2000 UK Linux Developers' Conference
Linux for the Enterprise
7 - 9 July 2000, Hammersmith (West London)
Reiserfs is a journaling file system using a variant on classical balanced tree algorithms. We store not just filenames but the files themselves in a balanced tree. Balanced tree algorithms are generally speaking fast and robust in their performance without the special case poor performance that can be seen in traditional file system algorithms (which perform poorly for large directories and small files).
Compared to the ext2fs conventional block-allocation-based file system running under the same operating system and employing the same buffering code the results suggest that these algorithms are overall more efficient, and are becoming more so every passing month. Loosely speaking, every month we find another performance cranny that needs work, and we fix it, and every month we find some way of improving our overall general usage performance.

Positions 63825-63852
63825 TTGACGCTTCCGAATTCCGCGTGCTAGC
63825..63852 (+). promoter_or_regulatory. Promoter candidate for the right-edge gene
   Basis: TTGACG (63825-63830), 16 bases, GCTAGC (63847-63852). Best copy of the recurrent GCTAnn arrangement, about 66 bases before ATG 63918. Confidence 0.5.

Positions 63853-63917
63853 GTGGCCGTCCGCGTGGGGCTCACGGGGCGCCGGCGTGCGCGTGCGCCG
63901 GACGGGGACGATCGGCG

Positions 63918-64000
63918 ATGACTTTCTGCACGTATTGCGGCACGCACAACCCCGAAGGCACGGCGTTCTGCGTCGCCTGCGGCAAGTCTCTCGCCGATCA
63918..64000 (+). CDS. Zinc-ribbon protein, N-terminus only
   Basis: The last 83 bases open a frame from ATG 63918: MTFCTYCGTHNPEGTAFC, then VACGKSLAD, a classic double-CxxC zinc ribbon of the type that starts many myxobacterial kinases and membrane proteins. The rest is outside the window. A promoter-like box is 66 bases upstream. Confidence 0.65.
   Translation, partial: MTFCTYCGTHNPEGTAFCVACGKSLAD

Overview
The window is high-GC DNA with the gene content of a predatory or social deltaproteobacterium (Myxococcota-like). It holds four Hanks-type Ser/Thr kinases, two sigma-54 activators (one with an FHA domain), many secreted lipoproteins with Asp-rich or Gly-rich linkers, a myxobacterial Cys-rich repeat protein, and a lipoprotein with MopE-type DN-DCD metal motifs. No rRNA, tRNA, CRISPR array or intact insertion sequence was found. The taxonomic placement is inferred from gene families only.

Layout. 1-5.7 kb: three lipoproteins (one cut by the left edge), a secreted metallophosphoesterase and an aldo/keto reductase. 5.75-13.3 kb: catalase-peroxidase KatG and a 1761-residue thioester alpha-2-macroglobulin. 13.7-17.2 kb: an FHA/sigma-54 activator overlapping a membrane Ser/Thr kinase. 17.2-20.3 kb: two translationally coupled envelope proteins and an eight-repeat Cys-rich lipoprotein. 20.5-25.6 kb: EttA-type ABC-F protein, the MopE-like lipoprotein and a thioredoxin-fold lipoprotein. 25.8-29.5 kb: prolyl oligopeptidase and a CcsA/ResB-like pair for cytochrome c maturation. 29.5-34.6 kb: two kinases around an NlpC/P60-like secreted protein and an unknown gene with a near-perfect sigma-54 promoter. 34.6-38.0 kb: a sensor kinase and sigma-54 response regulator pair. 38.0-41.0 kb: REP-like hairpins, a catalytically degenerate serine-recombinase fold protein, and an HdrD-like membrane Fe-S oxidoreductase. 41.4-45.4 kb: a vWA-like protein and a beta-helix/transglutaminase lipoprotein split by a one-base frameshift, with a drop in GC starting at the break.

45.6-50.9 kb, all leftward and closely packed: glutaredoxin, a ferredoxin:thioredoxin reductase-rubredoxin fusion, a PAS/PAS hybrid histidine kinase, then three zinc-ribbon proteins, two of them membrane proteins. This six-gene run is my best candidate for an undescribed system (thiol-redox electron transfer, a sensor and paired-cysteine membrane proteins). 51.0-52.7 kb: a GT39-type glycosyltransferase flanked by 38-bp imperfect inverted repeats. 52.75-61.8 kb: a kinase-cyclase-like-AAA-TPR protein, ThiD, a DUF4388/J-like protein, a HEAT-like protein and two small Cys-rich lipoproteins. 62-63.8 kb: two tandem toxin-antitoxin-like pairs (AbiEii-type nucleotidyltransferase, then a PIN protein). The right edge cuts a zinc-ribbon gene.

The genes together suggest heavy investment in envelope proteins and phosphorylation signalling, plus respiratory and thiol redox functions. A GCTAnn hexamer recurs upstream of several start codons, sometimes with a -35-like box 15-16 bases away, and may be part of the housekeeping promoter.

The improvement in small file space and time performance suggests that we may now revisit a common OS design assumption that one should aggregate small objects using layers above the file system layer. Being more effective at small files DOES NOT make us less effective for other files. This is a general purpose FS, and in fact we claim it is more general purpose than traditional architectures.
Reiserfs has a commitment to opening up the FS design to contributions, and we are now now adding plug-ins so that you can create your own types of directories and files. A variety of projects to add features to reiserfs are underway, including squid cache optimization, HSM, user space transactions distributed Reiserfs, plugins, and object oriented filesystem features.
Hans Reiser started Namesys in 1993, and currently employs 12 programmers. Sponsors for ReiserFS include SuSE.com, mp3.com, integratedlinux.com, and bigstorage.com.
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